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Dolphin Strandings in Virginia Continue as Total Reaches 100

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Aug 05, 2013 01:17 PM EDT
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A lawsuit filed Monday accuses the US Navy and the National Marine Fisheries Services of violating the Marine Mammal Protection act by their role in allowing a series of planned underwater activities including open-sea bombing drills and sonar activities that, by the Navy's own account, will affect millions of marine mammals. (Photo : Creative Commons Via Flickr/ lowjumpingfrog)

Marine animal experts are investigating an abnormally high number of dolphins being found stranded on the shores of Virginia beaches.

Already this year, the Virginia Aquarium's Stranding Response Team has responded to about 100 dolphin strandings, 44 of which were in July, mostly around the southern part of Chesapeake Bay. Dolphin strandings typically a peak in May.

Statistics of Virginia dolphin strandings indicate that six or seven stranded dolphins is average for July. Now, less than one week into August, an additional 13 dolphin corpses have already been found, pushing the total number of dead dolphins found on Virginia beaches in 2013 well above the annual average of 64.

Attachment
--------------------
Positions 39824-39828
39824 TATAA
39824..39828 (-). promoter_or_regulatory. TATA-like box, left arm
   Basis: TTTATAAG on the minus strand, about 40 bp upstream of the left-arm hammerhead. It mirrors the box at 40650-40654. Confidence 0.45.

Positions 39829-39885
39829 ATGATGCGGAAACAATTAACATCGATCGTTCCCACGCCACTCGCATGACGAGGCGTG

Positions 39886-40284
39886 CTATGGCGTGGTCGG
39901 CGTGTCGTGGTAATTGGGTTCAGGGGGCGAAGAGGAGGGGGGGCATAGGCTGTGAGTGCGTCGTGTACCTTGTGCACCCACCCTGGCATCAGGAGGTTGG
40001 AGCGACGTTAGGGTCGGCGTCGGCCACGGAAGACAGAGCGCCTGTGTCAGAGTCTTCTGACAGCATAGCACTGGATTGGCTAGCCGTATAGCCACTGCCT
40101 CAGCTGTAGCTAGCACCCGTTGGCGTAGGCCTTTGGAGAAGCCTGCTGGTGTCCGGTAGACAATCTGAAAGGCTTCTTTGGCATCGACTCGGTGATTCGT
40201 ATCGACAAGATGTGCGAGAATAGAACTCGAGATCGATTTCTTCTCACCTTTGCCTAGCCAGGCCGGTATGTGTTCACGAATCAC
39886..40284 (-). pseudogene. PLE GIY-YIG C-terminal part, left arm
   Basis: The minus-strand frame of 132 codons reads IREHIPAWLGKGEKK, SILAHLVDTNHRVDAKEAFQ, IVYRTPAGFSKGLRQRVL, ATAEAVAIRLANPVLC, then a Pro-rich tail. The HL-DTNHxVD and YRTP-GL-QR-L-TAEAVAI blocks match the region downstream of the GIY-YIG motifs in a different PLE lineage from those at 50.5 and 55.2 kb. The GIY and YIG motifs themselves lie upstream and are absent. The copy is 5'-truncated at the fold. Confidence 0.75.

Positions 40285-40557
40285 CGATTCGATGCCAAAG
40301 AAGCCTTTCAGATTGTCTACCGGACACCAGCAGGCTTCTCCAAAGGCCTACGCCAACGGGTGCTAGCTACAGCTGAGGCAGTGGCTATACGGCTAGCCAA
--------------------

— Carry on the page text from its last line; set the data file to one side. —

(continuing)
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The most recent strandings appear to be almost exclusively males, of all ages and sizes, the Stranding Response Team reported, noting that many of the animals were found in states of decomposition so advanced that gaining useful information about cause of death will be difficult.

"We get calls from people who see them floating but we don't have the equipment to track them down," Joan Barns, a spokeswoman for the Virginia Aquarium & Marine Science Center, told The Virginian-Pilot.

"Unfortunately, there are probably more dead dolphins out there but they just haven't landed yet."

Suggestions that the dolphin deaths are connected were initially dismissed by experts at the Aquarium, but now this position is being reevaluated.

"We are a little bit concerned about it," the Virginia Aquarium's Mark Swingle told local news outlet WAVY last week. "It's definitely at a much higher level than we're used to seeing at this time of year."

This summer's strandings in Virginia are not isolated. Since July 9, at least 25 dolphins have washed up along the shores of New Jersey and in Delaware 10 dead baby dolphins have been found since June, the Press of Atlantic City reported.

"We're trying to collect any info we can to see if there are any trends," Maggie Mooney-Seus, spokeswoman for the NOAA's National Marine Fisheries Service, told the Press of Atlantic City. "Right now we don't have enough info to say we're seeing anything out of the ordinary. We're still collecting the data."

According to the International Fund for Animal Welfare, last year 217 dolphins were stranded on the East Coast in a four month period, making 2012 "the largest dolphin stranding season on record within the East Coast." As last year came to a close, researchers postulated that 2013 might be another year record mass strandings.

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